Africa has long been lagging behind other continentsÂ in terms of infrastructure development. For this very reason, a growing number of investors from around the world have been showing interest in the region. Given its present situation, Africa holds great potential for development in the energy, water, transport, and ICT sectors – if only the right resources, funding, and support groups are present. Individuals like Samuel Best-Koufie,Â Chairman of Global Merchant Capital Limited, are spending anÂ immense amount of energy and resources on investing in the young, under-developed infrastructure of African countries.
While many projects have already started, localÂ governments still look forward to gaining more investments in the future in their pursuit to becoming more progressive. South African President Jacob Zuma has admitted that his country is facing huge challenges in infrastructure, which affect regional integration. He believes that his country will only attain economic development and become more competitive when efficient infrastructure networks are put in place. By then, the poor communities will have improved their agricultural production and will have better links to markets.
Zuma further revealed that seven presidential infrastructure projects are now in progress and being undertaken by seven African nations. In 2012, the South African President unveiled a plan to pursue infrastructure projects worth $97 billion up to 2015. The amount was to be used for upgrading roads, ports, and transportation networks with the end goal of getting access to coal and other minerals. Â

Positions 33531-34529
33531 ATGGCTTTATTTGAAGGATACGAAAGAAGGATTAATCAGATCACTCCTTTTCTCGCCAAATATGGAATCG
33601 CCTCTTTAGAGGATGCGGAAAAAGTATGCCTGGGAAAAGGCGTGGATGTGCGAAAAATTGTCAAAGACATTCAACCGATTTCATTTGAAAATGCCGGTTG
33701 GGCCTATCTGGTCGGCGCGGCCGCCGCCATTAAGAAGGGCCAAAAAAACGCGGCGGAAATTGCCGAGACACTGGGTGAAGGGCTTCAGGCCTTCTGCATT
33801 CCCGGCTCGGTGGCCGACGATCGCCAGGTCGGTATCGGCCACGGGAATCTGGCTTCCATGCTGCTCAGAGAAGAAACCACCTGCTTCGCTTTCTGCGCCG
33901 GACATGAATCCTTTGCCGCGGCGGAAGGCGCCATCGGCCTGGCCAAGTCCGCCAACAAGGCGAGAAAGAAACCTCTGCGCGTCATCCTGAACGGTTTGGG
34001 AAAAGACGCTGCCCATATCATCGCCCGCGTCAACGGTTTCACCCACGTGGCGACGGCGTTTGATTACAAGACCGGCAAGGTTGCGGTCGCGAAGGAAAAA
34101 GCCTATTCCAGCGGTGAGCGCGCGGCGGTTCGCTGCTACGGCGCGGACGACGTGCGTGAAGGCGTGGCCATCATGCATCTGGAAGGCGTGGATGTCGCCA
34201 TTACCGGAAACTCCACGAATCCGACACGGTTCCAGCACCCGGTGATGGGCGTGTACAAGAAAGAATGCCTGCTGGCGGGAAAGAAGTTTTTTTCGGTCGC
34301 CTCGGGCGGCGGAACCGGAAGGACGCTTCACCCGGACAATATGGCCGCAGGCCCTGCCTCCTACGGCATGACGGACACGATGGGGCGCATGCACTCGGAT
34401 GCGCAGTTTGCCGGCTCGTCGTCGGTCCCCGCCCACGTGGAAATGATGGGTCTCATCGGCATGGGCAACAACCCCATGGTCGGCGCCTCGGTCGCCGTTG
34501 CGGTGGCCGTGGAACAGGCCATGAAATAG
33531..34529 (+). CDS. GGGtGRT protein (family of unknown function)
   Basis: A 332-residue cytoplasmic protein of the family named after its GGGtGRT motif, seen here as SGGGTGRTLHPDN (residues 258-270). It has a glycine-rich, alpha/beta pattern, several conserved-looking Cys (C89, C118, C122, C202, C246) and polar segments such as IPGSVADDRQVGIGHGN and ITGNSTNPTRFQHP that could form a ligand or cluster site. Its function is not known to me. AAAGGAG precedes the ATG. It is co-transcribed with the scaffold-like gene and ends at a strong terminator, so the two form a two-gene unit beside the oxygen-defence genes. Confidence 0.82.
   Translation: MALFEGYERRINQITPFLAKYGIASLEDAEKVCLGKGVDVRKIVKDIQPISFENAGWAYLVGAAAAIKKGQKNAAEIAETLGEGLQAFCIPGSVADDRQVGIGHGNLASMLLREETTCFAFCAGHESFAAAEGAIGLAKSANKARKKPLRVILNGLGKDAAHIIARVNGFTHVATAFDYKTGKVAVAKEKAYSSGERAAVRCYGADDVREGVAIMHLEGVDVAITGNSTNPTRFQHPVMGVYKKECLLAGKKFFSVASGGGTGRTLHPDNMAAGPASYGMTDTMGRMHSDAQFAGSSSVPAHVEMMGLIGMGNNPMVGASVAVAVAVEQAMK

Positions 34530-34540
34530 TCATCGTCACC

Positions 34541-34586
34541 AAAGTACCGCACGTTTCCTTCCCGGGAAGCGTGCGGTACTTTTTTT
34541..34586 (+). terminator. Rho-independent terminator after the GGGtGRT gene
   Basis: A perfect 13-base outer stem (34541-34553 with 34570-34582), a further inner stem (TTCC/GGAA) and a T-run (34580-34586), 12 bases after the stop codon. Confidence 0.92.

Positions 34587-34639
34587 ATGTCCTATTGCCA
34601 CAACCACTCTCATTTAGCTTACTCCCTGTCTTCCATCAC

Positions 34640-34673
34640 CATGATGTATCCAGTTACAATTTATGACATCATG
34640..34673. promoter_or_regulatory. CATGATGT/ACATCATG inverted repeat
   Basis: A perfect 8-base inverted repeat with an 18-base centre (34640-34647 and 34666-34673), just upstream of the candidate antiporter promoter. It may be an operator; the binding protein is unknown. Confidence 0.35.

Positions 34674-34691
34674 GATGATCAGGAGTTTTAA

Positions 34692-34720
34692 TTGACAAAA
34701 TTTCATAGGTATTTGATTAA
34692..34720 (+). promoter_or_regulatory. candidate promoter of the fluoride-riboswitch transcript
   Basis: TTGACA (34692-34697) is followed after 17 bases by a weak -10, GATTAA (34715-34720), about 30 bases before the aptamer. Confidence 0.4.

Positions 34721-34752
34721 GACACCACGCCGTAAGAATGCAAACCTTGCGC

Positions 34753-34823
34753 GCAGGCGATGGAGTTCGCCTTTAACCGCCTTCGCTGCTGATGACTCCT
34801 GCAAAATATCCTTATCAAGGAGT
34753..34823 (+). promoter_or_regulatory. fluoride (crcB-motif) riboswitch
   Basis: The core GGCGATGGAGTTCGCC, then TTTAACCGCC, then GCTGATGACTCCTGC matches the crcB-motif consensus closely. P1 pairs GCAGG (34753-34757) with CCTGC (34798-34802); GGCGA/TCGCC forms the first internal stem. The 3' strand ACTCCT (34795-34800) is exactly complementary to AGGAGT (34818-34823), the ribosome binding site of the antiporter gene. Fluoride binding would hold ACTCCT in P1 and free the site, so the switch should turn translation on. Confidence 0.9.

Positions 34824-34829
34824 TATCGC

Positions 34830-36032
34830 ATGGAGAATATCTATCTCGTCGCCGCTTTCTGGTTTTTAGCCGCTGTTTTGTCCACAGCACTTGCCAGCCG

The World Bank, for its part, said Africa will require a yearly investment of $93 billion over the next decade to bridge its infrastructure deficit. South Africa has a long-term plan that would entail $462 billion, while Nigeria will require a yearly budget of $15 billion. Nigeria, despite security problems, is also enjoying direct investmentsÂ – including those in the oil and non-oil sector (services, consumer goods, banking, and entertainment) industries.
Top Potential Projects
According to the latest Infrastructure 100 Report issued by KPMG, six of the top 100 infrastructure projects in the world are in Africa. These cover waste to energy projects, cable projects, railway systems, and network projects.
The largest and most ambitious project identified in Africa is the BRICS Submarine Cable. This involves the setting up of an underwater fibre-optic cable system measuring 34,000 meters. It aims to link the U.S. to China, India, Russia and South Africa and improve broadband capability.
The Durban Waste to Energy Project is another example;Â it aims to generate and provide electricity to some 6,000 households by using methane gas taken from waste dumps.
Great opportunities await the continent as it embarks on these infrastructure projects. For one, it will allow African nations to work with international organizations in improving their engineering and managerial capabilities. Secondly, it provides an opportunity for the private sector to work together with government notably in the areas of formulating new engineering courses, programs and colleges.